fishon-son

copy machine

36 posts in this topic

We had a member here who built some of his own CNC wood lathes for his wood salt water plugs.  I can't think of the name at the moment.  I have one of his company hats around here somewhere too.  I just can't think of the name.  

He posted some videos at one time.  

I'd probably start by typing "CNC Wood Lathe" in my favorite search engine if I just wanted to buy one. 

I probably wouldn't convert one though.  Wood lathes really don't have all the hardware to move the cutter like a metal lathe.  I probably wouldn't convert a metal lathe either since it typically was ways and gibbs that could easily pickup saw dust, get all plugged up and then not take oil.  I'd probably build something.  I might take the spindle off a wood lathe or I might build one.  I guess it would depend on what I had and how I envisioned the machine working.  

Really I think for a post here a step by step tutorial might be a bit much to expect.  Its not outside of the realm of possibility, but I guess I'd first have to ask... how much do you already know? 

I could build one.  Not sure I would want to build one for somebody else.  If somebody else had shown they were taking the initiative to teach themselves something and learn a little bit about CNC machine building I might jump in and try to help when they hit a snag.  

~~~~ Salty ~~~~  That's the fellow who posted some videos of CNC wood lathes he built.  It might have been before the searchpocalypse when the forum got reindexed and posts before a certain date became unsearchable.  You might be able to find them by using a Google Site Search of this site.   He has a website and a web forums.  You might ask him if he has links to his old videos that he posted here.  saltwaterplugs.com I think.    

 

 

 

Edited by CNC Molds N Stuff

Share this post


Link to post
Share on other sites

Also, if you really want to tackle building your own CNC machine take a look at the http://www.cnczone.com web forums.  It can be a bit overwhelming with over 2 million posts, but you can probably find anything you need to know or resources for what you need to know about building a machine there.  I probably should have posted that first.  I've learned a lot there myself.

Edited by CNC Molds N Stuff
  • Like 1

Share this post


Link to post
Share on other sites
10 hours ago, CNC Molds N Stuff said:

Also, if you really want to tackle building your own CNC machine take a look at the http://www.cnczone.com web forums.  It can be a bit overwhelming with over 2 million posts, but you can probably find anything you need to know or resources for what you need to know about building a machine there.  I probably should have posted that first.  I've learned a lot there myself.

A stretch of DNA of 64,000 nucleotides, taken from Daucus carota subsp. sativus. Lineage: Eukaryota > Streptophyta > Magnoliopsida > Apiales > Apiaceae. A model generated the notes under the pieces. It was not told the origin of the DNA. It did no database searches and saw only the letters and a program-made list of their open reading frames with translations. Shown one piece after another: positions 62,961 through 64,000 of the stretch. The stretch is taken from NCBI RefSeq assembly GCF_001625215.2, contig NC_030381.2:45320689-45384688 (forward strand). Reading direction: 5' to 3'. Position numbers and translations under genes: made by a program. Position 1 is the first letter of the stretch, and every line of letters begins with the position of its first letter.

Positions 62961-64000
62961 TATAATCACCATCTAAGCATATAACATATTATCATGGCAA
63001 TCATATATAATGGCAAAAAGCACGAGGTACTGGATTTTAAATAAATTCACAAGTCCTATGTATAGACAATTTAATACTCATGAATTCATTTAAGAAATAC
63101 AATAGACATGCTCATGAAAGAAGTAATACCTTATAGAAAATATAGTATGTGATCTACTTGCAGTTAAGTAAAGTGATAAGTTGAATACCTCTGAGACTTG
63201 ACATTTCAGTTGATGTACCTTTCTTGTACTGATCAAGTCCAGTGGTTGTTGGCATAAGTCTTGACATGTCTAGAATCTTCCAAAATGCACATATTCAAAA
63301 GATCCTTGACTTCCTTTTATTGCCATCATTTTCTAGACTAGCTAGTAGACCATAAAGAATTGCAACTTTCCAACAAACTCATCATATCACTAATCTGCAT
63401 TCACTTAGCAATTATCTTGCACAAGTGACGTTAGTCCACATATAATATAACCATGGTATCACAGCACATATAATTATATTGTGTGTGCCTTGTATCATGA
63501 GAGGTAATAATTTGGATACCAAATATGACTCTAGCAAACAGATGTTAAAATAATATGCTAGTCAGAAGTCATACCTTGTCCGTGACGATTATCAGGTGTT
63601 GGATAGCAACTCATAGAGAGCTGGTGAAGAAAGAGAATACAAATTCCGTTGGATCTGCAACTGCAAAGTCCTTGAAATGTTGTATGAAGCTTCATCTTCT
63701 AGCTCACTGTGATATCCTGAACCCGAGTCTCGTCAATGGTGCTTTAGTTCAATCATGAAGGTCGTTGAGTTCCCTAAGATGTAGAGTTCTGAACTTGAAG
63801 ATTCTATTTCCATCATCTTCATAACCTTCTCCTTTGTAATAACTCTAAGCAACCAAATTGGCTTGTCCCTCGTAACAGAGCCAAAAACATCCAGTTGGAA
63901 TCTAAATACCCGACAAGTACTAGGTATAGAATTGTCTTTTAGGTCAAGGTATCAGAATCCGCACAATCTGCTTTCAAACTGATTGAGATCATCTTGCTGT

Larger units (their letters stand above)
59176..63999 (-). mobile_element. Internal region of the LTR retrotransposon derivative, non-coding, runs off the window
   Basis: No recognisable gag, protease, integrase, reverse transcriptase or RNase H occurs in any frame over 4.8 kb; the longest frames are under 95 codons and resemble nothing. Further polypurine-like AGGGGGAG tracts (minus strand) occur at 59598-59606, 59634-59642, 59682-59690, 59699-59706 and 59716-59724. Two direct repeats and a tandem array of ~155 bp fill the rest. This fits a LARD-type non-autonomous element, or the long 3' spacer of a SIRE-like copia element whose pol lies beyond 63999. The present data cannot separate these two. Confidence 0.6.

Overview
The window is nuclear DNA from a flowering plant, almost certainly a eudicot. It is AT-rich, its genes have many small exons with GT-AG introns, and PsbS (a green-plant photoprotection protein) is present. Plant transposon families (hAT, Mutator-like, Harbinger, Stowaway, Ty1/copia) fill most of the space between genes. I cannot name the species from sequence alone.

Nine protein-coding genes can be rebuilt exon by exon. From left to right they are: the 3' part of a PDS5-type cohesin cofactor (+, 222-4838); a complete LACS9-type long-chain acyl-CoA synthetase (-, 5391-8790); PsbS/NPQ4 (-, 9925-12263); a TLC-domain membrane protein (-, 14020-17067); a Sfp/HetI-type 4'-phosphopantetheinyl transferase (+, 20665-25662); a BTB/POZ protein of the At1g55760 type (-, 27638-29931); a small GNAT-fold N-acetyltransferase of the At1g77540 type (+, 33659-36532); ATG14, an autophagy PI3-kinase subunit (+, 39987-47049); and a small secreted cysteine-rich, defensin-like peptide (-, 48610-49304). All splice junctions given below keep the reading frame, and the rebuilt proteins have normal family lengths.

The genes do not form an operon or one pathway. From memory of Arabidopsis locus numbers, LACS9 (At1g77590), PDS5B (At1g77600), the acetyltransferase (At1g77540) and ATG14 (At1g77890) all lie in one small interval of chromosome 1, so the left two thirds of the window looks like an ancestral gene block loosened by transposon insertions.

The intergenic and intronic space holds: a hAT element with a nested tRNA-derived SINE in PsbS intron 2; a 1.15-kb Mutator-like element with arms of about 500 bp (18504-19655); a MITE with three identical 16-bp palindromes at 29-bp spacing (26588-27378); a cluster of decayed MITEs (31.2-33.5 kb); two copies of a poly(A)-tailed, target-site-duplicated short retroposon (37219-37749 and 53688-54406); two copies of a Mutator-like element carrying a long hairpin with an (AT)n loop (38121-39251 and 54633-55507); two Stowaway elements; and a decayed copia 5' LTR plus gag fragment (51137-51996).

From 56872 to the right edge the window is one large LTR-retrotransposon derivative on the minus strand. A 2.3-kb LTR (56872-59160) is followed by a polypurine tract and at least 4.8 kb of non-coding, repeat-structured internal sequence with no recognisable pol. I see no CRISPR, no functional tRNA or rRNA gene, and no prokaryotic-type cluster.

My hat's off to you.  I struggle to spell CNC, let alone understand how to work with one.  ;)

  • Like 1

Share this post


Link to post
Share on other sites

I think I will stick with my little lathe and knife plus a rubber mold to make my lures.  ………….how do you spell CNC?

Wayne

  • Like 1

Share this post


Link to post
Share on other sites

If you are the right minded, mechanically sound, determined person I dont see why figuring them out would be too difficult. It helps to have a good base in CAD and CAM. Start with a 3d printer! Screw around till you get a feel for the software and then transition over to CNC. 

  • Haha 1

Share this post


Link to post
Share on other sites

I think even how you start is flexible.  I really think you just need to start.  I bought a small CNC machine with no clue about CAD and CAM.  I wrote the code for my first bait molds by hand with the help of a spreadsheet macro I wrote to increment the iterative commands.  I looked up the G-code commands, and wrote them out with a text editor.  They were not necessarily the "best" bait molds, but I caught fish with the baits.  Ok, not the best way to start out, but its how I started anyway.  LOL.  

  • Like 1

Share this post


Link to post
Share on other sites

I spent a year on some age old CAD software for high school metals class and graduated to Rhino the next year. That stuff is FUN! Seriously I never would have learned so much so fast if my motivation hadn't been around fishing lures. 

  • Like 1

Share this post


Link to post
Share on other sites

My professional experience was aircraft and automotive CAD design. Naturally, I expected lure design to be easy after my extensive design experience. Boy was I wrong. Lure design on CAD is far more difficult.